FELT


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Related to FELT: trek
AcronymDefinition
FELTForum for English Language Teachers
FELTFund for Excellence in Learning and Teaching (Pennsylvania State University; University Park, PA)
FELTFreshman Engineering Leadership Team
References in classic literature ?
It is essential for the safety of the Feeler that the Felt should stand perfectly still.
According to his account, my unfortunate Ancestor, being afflicted with rheumatism, and in the act of being felt by a Polygon, by one sudden start accidentally transfixed the Great Man through the diagonal; and thereby, partly in consequence of his long imprisonment and degradation, and partly because of the moral shock which pervaded the whole of my Ancestor's relations, threw back our family a degree and a half in their ascent towards better things.
Irwine's--that he must remember what he had felt after giving the last blow to Arthur in the Grove--had remained with him.
She felt all the time that by talking to him she was doing something improper.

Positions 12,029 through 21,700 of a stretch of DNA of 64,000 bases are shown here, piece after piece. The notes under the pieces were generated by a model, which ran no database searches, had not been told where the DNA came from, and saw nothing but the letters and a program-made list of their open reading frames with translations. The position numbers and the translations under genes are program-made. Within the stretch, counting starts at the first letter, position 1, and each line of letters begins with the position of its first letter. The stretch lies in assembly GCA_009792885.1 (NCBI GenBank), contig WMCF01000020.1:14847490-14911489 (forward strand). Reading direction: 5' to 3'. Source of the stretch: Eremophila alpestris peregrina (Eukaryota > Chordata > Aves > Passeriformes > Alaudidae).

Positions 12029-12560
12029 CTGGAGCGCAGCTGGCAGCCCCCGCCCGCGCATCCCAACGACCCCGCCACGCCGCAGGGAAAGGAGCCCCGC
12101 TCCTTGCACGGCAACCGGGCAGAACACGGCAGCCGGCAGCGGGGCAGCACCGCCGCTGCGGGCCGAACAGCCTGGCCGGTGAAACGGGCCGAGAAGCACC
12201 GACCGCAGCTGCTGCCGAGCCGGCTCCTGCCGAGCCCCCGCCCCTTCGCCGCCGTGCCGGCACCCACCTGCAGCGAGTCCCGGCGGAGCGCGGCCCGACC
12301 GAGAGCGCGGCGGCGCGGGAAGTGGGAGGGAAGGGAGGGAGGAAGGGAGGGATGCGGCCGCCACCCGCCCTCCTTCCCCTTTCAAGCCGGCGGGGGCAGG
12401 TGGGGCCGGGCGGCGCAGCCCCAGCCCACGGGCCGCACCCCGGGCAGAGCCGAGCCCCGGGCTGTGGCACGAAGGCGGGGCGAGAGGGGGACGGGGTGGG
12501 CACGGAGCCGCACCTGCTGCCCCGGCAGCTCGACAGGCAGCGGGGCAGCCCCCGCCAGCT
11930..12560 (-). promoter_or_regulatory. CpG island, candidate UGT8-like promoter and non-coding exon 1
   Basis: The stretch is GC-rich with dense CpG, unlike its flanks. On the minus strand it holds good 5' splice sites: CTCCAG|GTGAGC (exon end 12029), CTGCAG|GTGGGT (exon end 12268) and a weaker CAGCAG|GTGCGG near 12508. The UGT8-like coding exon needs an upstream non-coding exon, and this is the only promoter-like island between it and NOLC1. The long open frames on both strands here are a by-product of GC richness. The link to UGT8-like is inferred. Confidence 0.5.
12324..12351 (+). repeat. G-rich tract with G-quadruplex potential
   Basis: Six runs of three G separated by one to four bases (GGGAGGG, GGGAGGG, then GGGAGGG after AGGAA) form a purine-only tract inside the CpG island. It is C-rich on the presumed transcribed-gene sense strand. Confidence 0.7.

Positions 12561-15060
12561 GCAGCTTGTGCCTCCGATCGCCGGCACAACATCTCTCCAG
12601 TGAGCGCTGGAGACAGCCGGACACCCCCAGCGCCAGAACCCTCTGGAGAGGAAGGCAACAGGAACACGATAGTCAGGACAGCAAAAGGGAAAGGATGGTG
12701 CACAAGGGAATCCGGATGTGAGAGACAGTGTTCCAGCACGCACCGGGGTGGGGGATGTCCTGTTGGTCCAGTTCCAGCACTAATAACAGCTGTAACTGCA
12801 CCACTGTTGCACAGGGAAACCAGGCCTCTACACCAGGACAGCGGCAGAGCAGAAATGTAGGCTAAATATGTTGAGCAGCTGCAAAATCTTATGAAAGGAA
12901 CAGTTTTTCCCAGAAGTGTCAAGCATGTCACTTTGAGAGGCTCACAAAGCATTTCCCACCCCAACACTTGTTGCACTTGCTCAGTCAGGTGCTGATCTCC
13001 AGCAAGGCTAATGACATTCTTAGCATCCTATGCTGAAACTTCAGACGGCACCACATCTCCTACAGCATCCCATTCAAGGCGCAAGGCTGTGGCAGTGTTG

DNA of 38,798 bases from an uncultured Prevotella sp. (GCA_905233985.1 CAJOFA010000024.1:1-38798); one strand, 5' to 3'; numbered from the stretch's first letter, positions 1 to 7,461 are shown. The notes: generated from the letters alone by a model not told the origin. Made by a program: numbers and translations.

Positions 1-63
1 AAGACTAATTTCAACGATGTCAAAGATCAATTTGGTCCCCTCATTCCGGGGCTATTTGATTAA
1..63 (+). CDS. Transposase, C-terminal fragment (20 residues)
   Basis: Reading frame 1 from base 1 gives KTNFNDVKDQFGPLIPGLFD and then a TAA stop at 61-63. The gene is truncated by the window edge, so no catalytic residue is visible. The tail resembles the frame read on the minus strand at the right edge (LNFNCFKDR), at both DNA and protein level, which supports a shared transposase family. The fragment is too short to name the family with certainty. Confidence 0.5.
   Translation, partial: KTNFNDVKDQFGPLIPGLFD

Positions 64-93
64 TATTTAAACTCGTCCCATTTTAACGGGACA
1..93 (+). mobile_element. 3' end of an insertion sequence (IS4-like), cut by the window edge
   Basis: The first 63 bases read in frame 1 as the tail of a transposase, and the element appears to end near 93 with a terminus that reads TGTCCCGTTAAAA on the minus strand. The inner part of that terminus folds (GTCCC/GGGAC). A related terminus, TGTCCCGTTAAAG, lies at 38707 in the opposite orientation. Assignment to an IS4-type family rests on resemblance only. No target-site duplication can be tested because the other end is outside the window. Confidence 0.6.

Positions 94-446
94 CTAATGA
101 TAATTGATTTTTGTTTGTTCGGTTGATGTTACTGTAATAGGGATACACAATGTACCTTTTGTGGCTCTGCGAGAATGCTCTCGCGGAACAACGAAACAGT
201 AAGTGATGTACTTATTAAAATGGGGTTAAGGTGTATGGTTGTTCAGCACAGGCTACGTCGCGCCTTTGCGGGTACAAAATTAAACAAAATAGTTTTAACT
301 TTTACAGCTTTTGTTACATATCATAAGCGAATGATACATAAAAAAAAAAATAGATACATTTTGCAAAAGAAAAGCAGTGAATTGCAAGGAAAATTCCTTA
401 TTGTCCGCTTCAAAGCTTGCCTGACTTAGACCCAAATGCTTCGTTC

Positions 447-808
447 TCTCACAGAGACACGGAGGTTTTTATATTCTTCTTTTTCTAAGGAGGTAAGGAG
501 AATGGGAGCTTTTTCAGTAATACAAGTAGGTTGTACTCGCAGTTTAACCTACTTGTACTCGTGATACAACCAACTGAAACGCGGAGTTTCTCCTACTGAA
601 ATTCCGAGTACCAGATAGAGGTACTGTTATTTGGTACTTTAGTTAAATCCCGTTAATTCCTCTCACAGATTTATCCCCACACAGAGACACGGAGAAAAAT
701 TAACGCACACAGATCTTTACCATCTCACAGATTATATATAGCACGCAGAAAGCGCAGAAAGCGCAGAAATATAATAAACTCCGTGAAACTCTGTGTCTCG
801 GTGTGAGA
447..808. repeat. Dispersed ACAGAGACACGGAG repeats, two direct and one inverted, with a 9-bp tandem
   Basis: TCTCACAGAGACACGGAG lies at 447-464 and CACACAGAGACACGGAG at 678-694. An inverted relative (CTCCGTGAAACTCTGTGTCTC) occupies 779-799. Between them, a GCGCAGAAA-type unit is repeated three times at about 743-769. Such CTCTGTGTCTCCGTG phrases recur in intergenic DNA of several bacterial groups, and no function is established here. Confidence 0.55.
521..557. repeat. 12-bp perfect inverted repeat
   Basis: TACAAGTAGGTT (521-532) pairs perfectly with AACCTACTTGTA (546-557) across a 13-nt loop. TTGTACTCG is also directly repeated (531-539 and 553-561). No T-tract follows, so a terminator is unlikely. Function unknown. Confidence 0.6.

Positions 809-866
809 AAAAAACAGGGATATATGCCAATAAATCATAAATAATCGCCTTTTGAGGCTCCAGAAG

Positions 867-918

And it did not seem particularly dreadful, because besides the masters he had served here, like Vasili Andreevich, he always felt himself dependent on the Chief Master, who had sent him into this life, and he knew that when dying he would still be in that Master's power and would not be ill-used by Him.
And ever since I have felt as if I were in a dream.
But though Vronsky had not the least suspicion what the parents were saying, he felt on coming away from the Shtcherbatskys' that the secret spiritual bond which existed between him and Kitty had grown so much stronger that evening that some step must be taken.
Nor did I at all object to the hint from Queequeg that perhaps it were best to strike a light, seeing that we were so wide awake; and besides he felt a strong desire to have a few quiet puffs from his Tomahawk.
He did not begin to understand her conduct; but the more he knew her the fonder he grew of her; she was competent and self controlled, and there was a charming honesty in her: you felt that you could rely upon her in every circumstance.
Maggie felt it was time to speak; it would only be unkind now to assent by silence.
The diagnosis seems in every case to correspond exactly with all the sensations that I have ever felt.
Poor Dorothea felt a pang at the thought that the labor of her husband's life might be void, which left her no energy to spare for the question whether this young relative who was so much obliged to him ought not to have repressed his observation.